Blog post

Do You Need Work Experience For A Master’s Degree?

February 2, 2022
By Caroline Hug, Writer at BusinessBecause

This is a re-post of a blog written by BusinessBecause discussing the relevance of work experience for admissions to a Master's degree, featuring Cynthia Law, Manager - Graduate Admissions and Student Academic Services at Concordia University's John Molson School of Business.

Do you need work experience for a master’s degree at business school? Here’s everything you need to know
Do You Need Work Experience For A Master’s Degree? The amount of required work experience for a master's degree at business school varies between programs | ©monkeybusinessimages / iStock


Are you considering business school? Whether you want to develop your business acumen with a Master in Management (MiM), or dive deep in a particular industry with a Specialized Masters, you'll need to consider what work experience you're expected to have.

There are plenty of business schools that require little or no work experience for a master’s degree. But enrolling in a business master’s with some work experience could help you make the most of your experience.

Here’s everything you need to know about work experience for a master’s at business school, and whether you need it. 

What is required work experience for a master's?

Work experience is often not a requirement to study a business master’s. Hanken Business School, for example, encourages bachelor’s graduates to apply for its masters degrees straight away, and there are no work experience requirements to apply.

Similarly, Luiss Business School accepts students into its masters programs from a range of different backgrounds, with varying levels of experience.

Specialized vs generalist programs

Work experience requirements can vary depending on the type of program you’re applying to.

MiM degrees are generalized programs offering an introduction to various aspects of a business. This means they have little expectation of experience before you apply.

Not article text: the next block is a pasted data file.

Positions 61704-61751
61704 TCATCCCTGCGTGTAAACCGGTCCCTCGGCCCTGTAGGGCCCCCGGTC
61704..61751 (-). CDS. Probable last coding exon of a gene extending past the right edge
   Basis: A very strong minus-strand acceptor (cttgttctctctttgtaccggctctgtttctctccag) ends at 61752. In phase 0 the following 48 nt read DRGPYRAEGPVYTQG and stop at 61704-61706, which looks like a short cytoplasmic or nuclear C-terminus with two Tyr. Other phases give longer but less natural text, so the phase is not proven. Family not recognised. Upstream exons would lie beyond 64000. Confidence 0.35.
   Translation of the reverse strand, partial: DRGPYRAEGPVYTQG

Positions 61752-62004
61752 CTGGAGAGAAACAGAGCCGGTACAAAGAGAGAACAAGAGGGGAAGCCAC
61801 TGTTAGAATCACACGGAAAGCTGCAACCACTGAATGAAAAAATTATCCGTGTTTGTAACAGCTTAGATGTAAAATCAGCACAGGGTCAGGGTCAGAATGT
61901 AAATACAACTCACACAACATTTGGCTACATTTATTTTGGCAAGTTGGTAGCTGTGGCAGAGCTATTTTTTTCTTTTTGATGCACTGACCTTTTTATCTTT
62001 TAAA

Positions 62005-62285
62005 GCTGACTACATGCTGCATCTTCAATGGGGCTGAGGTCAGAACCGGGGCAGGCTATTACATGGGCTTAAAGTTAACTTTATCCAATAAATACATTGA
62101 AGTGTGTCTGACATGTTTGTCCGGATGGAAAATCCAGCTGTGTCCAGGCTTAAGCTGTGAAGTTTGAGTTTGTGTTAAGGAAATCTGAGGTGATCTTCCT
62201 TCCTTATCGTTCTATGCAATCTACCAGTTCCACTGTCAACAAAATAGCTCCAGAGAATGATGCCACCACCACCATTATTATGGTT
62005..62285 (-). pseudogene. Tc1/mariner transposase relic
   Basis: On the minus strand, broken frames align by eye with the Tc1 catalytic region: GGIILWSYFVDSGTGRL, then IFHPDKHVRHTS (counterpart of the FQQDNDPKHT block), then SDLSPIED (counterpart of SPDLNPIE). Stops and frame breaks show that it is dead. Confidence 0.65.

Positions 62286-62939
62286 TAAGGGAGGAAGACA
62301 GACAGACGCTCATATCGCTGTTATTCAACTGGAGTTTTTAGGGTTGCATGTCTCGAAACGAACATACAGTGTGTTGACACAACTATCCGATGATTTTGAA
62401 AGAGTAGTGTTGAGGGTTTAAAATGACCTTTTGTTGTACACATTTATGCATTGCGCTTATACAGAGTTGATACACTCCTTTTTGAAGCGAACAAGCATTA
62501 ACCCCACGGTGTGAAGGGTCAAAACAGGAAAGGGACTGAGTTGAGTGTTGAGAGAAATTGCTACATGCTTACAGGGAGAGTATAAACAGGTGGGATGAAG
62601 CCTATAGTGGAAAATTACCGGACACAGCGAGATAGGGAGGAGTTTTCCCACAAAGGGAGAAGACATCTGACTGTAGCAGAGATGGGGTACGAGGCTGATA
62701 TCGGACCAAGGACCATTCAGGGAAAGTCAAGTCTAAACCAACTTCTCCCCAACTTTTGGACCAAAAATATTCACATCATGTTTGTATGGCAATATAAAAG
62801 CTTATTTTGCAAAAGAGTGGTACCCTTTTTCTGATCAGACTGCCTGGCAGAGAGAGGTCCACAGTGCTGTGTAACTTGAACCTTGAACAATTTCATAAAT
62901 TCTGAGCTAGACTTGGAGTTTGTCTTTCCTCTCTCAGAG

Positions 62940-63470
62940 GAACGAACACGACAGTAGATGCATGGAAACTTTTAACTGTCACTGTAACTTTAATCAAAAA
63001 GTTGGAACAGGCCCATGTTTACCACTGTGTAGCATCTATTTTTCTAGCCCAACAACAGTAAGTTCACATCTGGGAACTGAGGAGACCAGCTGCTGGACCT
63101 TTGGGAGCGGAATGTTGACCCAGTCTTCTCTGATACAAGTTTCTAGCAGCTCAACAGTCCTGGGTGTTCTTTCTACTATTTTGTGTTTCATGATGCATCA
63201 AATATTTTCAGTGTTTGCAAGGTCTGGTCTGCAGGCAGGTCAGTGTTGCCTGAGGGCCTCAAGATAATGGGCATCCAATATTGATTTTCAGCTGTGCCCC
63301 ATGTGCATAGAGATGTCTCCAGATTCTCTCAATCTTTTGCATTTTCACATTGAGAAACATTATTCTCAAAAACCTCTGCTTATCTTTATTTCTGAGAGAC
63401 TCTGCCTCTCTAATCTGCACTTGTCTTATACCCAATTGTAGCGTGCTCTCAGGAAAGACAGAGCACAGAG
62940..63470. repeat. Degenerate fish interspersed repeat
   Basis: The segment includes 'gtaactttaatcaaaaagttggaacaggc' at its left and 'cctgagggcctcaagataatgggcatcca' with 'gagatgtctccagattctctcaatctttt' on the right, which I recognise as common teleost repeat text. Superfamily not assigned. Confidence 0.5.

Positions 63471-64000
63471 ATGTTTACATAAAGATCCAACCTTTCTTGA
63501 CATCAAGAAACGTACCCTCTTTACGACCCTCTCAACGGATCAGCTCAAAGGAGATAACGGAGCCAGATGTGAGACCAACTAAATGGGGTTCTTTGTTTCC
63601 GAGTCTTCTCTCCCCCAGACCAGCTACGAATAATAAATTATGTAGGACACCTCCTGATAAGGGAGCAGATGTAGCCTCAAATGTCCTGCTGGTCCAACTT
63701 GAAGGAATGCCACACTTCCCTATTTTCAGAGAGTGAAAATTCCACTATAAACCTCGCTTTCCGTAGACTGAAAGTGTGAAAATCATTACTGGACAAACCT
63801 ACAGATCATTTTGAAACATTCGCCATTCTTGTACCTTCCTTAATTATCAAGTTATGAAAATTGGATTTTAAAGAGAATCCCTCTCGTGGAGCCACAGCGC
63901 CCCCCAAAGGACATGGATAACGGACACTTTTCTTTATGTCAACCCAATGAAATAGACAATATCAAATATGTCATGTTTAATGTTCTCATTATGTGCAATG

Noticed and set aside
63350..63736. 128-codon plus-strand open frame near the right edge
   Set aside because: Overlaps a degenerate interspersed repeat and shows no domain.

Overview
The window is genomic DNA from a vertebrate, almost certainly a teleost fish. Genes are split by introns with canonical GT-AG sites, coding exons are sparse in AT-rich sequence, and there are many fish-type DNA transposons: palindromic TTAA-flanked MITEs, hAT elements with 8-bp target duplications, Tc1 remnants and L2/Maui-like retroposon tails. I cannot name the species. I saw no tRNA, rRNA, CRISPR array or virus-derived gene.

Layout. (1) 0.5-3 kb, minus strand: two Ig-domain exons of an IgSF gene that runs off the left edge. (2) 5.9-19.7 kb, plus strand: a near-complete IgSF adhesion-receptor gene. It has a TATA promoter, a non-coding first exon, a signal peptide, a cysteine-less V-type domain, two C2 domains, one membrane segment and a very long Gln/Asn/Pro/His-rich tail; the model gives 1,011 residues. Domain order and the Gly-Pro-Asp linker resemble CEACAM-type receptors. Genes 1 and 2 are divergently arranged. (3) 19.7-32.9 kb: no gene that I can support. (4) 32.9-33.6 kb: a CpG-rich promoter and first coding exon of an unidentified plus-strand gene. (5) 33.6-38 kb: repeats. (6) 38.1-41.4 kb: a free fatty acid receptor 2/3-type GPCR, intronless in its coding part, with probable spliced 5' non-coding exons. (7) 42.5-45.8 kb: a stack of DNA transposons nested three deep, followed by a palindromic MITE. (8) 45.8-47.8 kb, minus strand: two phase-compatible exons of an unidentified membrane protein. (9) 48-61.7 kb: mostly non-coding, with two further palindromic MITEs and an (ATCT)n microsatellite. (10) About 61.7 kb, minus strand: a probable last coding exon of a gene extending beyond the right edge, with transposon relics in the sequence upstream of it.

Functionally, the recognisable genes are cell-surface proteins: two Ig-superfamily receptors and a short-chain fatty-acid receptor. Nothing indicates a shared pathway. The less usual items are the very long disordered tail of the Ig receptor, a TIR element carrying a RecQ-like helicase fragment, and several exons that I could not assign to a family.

For MiM programs, your GPA score, extracurricular activities, career goals, and overall academic performance will be valued in your application. Although work experience can help you gain that competitive edge, it’s by no means a requirement.

While specialized masters also value those parts of the application, some ask for work experience in particular fields or industries.

Masters in Finance (MIF) are often highly quantitative degrees that aim to help students launch careers in banking and finance. Their technical nature means some MIFs are designed for students with professional finance experience. The London Business School Master in Finance, for example, requires financial experience in order to successfully apply.

Business schools offer specialized degrees in a wide range of areas including business analytics, technology management, supply chain management, marketing, and finance.

To make your application stand out for one of these specialized masters, it’s more important that you have relevant experience in the specialization you wish to enter.

“Some of them have work or internship experience that they gained during or shortly after their bachelor’s degree, and some of them have no work experience at all,” says Professor Marco Mazzù, professor of International Marketing and recruitment leader at Luiss Business School.